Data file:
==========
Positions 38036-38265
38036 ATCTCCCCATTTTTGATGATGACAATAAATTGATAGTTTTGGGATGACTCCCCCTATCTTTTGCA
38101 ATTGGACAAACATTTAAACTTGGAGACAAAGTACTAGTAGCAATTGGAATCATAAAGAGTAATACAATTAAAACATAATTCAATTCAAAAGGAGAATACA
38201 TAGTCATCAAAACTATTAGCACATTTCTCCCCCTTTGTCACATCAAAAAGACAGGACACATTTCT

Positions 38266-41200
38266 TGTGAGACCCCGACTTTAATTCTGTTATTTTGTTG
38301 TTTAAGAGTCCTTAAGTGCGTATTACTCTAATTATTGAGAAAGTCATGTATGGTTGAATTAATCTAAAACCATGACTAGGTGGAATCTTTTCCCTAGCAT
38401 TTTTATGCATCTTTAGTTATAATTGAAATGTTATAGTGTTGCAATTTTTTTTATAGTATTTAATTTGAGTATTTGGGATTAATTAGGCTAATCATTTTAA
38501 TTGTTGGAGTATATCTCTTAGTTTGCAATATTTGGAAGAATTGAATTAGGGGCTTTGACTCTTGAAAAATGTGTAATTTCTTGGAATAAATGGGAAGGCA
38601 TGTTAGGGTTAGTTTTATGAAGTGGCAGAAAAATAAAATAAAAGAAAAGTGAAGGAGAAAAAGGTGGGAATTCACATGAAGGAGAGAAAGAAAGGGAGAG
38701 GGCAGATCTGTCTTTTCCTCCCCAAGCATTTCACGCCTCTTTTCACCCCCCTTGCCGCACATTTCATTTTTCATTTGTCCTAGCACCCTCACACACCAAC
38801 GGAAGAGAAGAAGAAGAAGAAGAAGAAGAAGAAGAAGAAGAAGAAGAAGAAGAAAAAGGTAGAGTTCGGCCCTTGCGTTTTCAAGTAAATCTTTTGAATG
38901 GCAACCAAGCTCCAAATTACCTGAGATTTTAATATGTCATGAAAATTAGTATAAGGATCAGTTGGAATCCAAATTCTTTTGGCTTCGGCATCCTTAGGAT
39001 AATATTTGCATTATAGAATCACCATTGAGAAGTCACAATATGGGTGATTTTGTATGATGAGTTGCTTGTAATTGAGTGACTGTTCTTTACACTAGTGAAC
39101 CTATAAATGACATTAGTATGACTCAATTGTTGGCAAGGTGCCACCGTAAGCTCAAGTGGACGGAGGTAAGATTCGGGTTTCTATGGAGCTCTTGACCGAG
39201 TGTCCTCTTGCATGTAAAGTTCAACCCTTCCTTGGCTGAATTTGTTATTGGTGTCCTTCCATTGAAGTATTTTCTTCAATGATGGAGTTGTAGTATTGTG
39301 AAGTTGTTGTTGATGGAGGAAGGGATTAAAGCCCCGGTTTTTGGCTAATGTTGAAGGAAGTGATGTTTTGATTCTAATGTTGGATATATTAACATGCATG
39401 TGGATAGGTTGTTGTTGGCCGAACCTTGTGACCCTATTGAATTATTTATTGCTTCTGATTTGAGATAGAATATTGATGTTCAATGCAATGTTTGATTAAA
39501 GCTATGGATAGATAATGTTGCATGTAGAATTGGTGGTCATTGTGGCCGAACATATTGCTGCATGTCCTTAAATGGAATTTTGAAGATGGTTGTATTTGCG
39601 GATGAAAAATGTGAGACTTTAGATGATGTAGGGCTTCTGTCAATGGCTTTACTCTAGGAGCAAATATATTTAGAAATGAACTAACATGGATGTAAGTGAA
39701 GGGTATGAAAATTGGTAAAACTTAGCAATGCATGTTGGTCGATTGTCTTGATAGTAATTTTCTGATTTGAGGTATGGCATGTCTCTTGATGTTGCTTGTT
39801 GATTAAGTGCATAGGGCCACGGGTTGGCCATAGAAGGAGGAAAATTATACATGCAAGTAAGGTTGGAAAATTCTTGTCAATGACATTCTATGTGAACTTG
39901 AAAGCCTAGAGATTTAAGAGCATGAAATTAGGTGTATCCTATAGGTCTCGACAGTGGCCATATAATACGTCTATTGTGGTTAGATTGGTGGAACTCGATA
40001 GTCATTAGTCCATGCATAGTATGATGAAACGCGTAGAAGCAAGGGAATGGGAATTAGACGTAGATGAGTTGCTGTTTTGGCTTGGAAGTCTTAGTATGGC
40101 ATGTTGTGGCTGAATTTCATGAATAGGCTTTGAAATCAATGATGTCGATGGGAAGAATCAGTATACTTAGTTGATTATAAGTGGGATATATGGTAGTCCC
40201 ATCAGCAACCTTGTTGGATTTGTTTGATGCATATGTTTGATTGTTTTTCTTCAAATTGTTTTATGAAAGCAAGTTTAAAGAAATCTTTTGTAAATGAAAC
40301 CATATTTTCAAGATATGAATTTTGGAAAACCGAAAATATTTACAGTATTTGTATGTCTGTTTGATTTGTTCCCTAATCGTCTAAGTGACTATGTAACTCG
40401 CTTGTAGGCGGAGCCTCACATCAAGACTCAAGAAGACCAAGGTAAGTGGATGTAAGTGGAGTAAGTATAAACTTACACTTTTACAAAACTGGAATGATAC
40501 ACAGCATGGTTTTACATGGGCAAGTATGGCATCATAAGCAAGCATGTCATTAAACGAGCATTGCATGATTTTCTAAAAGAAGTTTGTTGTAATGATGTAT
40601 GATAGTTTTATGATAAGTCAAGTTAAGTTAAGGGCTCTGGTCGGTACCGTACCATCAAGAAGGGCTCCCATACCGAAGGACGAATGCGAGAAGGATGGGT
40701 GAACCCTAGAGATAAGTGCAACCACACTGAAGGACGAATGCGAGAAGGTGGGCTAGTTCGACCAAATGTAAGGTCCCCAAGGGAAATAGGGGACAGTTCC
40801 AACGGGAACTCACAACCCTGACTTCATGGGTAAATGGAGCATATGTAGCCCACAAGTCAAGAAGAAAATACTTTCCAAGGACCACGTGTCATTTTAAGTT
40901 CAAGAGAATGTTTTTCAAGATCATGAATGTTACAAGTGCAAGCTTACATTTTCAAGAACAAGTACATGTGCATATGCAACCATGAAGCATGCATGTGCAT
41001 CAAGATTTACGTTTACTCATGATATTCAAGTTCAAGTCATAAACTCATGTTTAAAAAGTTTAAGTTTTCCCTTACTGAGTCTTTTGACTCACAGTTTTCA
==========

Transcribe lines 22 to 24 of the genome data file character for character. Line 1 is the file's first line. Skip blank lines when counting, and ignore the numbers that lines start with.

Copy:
39801 GATTAAGTGCATAGGGCCACGGGTTGGCCATAGAAGGAGGAAAATTATACATGCAAGTAAGGTTGGAAAATTCTTGTCAATGACATTCTATGTGAACTTG
39901 AAAGCCTAGAGATTTAAGAGCATGAAATTAGGTGTATCCTATAGGTCTCGACAGTGGCCATATAATACGTCTATTGTGGTTAGATTGGTGGAACTCGATA
40001 GTCATTAGTCCATGCATAGTATGATGAAACGCGTAGAAGCAAGGGAATGGGAATTAGACGTAGATGAGTTGCTGTTTTGGCTTGGAAGTCTTAGTATGGC